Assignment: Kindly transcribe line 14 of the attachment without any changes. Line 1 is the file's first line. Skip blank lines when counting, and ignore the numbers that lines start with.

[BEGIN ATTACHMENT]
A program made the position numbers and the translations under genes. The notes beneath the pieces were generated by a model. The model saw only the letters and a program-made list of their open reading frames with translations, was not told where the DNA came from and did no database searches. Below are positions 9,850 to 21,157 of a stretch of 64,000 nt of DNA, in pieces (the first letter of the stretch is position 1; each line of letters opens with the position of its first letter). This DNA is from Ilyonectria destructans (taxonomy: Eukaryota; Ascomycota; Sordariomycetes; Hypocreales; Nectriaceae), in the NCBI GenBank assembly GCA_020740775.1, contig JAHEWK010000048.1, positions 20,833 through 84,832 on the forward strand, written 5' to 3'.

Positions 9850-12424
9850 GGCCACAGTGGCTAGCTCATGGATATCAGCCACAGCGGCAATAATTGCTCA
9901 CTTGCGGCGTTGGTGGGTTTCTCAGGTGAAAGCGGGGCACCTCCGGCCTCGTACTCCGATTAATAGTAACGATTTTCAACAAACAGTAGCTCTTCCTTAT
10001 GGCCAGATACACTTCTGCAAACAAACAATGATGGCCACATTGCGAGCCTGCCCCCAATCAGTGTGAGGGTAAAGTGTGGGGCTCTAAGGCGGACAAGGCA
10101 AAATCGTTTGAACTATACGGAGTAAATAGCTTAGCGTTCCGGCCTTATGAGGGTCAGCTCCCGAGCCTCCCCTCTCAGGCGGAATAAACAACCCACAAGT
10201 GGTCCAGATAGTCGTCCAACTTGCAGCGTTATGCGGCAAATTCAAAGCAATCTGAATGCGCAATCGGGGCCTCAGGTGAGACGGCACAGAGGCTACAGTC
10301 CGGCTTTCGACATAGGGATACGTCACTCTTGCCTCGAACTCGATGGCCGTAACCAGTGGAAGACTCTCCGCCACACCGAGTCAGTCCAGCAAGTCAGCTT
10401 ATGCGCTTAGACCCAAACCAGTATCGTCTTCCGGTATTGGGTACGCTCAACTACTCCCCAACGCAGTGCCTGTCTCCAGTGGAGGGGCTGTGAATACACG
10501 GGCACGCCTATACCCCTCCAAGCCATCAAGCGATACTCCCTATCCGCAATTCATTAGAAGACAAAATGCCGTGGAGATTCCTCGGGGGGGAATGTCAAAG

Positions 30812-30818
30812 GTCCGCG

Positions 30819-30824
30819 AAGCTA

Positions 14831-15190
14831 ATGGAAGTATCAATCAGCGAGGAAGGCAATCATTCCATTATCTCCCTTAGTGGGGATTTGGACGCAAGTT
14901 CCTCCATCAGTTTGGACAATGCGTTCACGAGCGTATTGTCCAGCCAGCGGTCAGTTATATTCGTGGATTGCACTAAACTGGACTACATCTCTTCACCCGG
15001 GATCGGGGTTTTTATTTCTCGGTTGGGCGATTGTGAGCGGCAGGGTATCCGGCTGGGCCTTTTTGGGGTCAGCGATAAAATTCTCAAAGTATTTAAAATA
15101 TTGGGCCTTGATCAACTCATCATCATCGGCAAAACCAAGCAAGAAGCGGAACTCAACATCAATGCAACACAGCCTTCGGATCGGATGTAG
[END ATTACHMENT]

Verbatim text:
30819 AAGCTA